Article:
Dengue has emerged as a frequent problem in international travelers. The risk depends on destination, duration, and season of travel. However, data to quantify the true risk for travelers to acquire dengue are lacking.
We used mathematical models to estimate the risk of nonimmune persons to acquire dengue when traveling to Singapore. From the force of infection, we calculated the risk of dengue dependent on duration of stay and season of arrival.
Our data highlight that the risk for nonimmune travelers to acquire dengue in Singapore is substantial but varies greatly with seasons and epidemic cycles. For instance, for a traveler who stays in Singapore for 1 week during the high dengue season in 2005, the risk of acquiring dengue was 0.17%, but it was only 0.00423% during the low season in a nonepidemic year such as 2002.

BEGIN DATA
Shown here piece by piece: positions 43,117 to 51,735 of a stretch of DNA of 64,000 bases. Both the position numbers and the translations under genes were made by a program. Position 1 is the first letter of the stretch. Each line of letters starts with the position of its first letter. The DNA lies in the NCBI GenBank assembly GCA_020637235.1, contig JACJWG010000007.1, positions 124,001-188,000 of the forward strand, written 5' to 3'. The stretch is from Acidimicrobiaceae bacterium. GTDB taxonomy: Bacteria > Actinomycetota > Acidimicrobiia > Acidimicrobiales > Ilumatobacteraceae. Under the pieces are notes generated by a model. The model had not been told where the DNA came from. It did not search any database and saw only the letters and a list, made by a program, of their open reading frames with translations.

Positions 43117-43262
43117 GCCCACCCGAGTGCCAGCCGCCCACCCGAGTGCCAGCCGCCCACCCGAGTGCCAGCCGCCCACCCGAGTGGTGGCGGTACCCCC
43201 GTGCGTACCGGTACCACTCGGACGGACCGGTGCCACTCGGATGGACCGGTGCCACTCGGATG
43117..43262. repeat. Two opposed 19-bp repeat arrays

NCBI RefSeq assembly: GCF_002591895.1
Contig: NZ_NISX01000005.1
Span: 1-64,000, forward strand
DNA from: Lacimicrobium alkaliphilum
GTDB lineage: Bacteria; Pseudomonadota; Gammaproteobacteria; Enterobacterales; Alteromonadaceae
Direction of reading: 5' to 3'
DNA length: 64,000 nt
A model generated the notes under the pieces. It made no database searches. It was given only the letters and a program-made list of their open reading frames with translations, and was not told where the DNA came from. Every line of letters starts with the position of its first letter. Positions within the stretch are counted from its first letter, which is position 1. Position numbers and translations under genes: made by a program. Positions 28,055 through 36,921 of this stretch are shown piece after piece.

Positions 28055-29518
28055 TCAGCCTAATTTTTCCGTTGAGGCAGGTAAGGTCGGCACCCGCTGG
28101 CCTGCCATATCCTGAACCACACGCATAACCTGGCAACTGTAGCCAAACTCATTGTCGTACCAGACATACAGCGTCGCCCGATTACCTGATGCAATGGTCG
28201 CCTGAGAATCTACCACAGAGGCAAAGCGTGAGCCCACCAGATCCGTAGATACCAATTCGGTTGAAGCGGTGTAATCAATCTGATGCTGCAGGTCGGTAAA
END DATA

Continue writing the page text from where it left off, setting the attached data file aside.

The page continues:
Risk estimates based on mathematical modeling will help the travel medicine provider give better evidence-based advice for travelers to dengue endemic countries.